Although the larger hardware stores here carry 2 ton (meaning pressure exerted) electric splitters, sometimes even 4 ton, these are not powerful enough to split larger pieces or harder woods. Most people I talked to seemed to be of the opinion that 7 tons was about minimum for home use, and I`d been to one kiln where they`ve been using a 7 ton electric with success, but even that cost around $1000. Splitters are expensive here, around 3 times what you`d spend in the States, I think. Anything over 7 or 8 tons is gas engine powered and pricey. Most hover in the range of $3000 with the bigger ones even more.
Thinking about how to get a decent wood splitter that I could afford, I came up with yahoo auctions. In Japan, it`s the biggest online auction, much like ebay in the US. I found a 7 ton model for sale that I researched and found to sell normally at about $700. I waited for the last minute of the auction and bid $350, held my breath, and lo and behold, I won it. So, ended up getting it at half the discount price and about 30% of the MSRP. It came yesterday, and I finally got to try it out this afternoon.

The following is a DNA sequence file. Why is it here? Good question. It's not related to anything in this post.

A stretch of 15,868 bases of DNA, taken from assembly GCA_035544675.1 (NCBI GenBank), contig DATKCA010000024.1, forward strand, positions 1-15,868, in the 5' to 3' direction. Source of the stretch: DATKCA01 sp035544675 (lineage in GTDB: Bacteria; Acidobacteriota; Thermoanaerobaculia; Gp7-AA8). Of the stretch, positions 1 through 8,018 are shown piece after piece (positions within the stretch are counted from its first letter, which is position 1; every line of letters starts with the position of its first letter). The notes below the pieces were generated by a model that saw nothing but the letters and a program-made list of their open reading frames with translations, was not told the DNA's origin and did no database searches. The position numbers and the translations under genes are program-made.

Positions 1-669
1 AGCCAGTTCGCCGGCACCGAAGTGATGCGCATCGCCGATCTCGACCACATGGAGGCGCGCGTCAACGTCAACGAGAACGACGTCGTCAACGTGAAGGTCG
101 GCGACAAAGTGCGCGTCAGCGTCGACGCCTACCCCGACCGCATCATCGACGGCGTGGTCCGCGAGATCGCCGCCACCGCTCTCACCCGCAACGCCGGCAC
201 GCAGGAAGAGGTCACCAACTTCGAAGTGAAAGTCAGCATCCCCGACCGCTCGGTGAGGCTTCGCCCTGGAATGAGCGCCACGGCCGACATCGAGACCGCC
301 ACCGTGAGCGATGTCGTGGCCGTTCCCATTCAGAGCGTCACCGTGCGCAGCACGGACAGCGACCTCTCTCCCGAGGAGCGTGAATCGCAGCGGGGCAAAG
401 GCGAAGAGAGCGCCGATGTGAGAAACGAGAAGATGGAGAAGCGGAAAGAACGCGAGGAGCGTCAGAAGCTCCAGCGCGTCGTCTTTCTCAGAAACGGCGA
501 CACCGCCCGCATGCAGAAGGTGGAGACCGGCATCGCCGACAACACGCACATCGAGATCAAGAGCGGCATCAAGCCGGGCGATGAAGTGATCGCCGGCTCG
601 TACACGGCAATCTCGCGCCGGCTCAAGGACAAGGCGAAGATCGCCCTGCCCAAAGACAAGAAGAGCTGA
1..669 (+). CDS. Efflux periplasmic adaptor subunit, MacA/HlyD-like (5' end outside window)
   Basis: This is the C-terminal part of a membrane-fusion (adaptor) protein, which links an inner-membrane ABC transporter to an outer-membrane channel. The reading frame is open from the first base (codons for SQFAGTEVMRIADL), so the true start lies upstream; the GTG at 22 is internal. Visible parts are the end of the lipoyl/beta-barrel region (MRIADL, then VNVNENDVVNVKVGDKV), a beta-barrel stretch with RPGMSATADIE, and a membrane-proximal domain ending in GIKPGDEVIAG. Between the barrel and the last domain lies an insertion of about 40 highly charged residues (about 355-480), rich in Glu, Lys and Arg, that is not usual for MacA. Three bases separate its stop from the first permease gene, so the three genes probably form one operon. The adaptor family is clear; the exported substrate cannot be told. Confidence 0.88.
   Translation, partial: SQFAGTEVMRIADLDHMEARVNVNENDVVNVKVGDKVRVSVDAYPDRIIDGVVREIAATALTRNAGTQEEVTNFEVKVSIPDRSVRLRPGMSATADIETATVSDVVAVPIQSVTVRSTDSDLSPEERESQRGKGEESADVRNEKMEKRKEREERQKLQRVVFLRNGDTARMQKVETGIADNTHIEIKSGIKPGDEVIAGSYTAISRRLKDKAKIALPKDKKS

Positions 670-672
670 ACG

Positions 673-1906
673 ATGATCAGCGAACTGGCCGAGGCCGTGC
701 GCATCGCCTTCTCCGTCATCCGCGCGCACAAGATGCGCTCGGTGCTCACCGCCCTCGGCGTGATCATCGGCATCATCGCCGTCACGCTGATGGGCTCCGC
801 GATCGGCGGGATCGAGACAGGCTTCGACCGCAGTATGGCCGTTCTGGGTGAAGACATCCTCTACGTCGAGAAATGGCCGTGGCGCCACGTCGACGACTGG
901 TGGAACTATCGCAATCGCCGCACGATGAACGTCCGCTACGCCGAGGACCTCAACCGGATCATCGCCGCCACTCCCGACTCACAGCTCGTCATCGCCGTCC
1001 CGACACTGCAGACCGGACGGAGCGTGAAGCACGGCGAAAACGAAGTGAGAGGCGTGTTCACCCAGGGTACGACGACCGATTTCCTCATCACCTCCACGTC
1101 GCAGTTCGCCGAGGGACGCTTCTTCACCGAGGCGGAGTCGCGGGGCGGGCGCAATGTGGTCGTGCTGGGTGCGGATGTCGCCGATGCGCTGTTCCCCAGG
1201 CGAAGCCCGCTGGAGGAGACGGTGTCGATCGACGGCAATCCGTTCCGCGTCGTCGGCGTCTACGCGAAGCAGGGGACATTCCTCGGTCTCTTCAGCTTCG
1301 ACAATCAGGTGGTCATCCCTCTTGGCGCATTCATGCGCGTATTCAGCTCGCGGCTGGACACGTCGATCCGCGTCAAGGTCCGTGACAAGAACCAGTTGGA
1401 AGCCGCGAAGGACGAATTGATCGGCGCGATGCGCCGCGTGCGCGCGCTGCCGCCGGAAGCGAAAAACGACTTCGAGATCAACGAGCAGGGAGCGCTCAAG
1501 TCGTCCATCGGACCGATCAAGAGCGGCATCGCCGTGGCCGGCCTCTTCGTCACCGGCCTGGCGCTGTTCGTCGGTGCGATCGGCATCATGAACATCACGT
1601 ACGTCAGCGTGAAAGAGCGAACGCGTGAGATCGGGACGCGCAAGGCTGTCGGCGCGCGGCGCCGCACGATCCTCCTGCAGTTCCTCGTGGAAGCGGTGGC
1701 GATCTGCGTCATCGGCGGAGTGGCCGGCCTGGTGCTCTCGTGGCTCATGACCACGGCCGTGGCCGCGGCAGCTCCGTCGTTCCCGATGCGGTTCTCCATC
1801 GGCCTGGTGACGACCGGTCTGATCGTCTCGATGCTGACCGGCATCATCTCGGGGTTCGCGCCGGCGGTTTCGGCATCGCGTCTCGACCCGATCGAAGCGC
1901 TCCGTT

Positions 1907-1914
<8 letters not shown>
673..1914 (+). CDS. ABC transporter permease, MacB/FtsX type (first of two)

Works like a dream for the kind of wood I`ve got. There`s a low torque/high speed setting, and a high torque/low speed setting, which really speeds things up. The power setting splits even the tougher pieces with knots down to smaller chunks, then the speed setting lets me chop the chunks into nice uniform slats for stoking.
The major drawback to this small size splitter is not the power but the body length, which won`t allow anything over 20 inches to be split. But, once I got the hang of keeping a bunch of properly sized wood on hand, this splitter went through it in no time. One more thing is not so much a drawback as an annoyance: The power switch must be depressed manually for the motor to run, if you take away your hand, the motor switches off. I`m sure it was meant to be a safety feature but it`s ridiculous, because with the location of the button and as stiff as it is, you`ve got to be as strong as the God of Thunder, and as flexible as a teenage Soviet gymnast to operate the thing realistically. Luckily, though you would never mistake me for Thor or Olga Korbut, I happen to be the owner of some nice little wood clamps, one of which happens to clamp down just right on that little green button, keeping the motor running while I work continuously.
You can see from the pictures that the pine slabs are a fairly uniform 4 to 5 inches thick, and they split down nicely into sizes from about 2 inches thick, to 3/4 inches thick. The stack in the picture took about 90 minutes, MUCH faster than the axe, and much more uniform in size.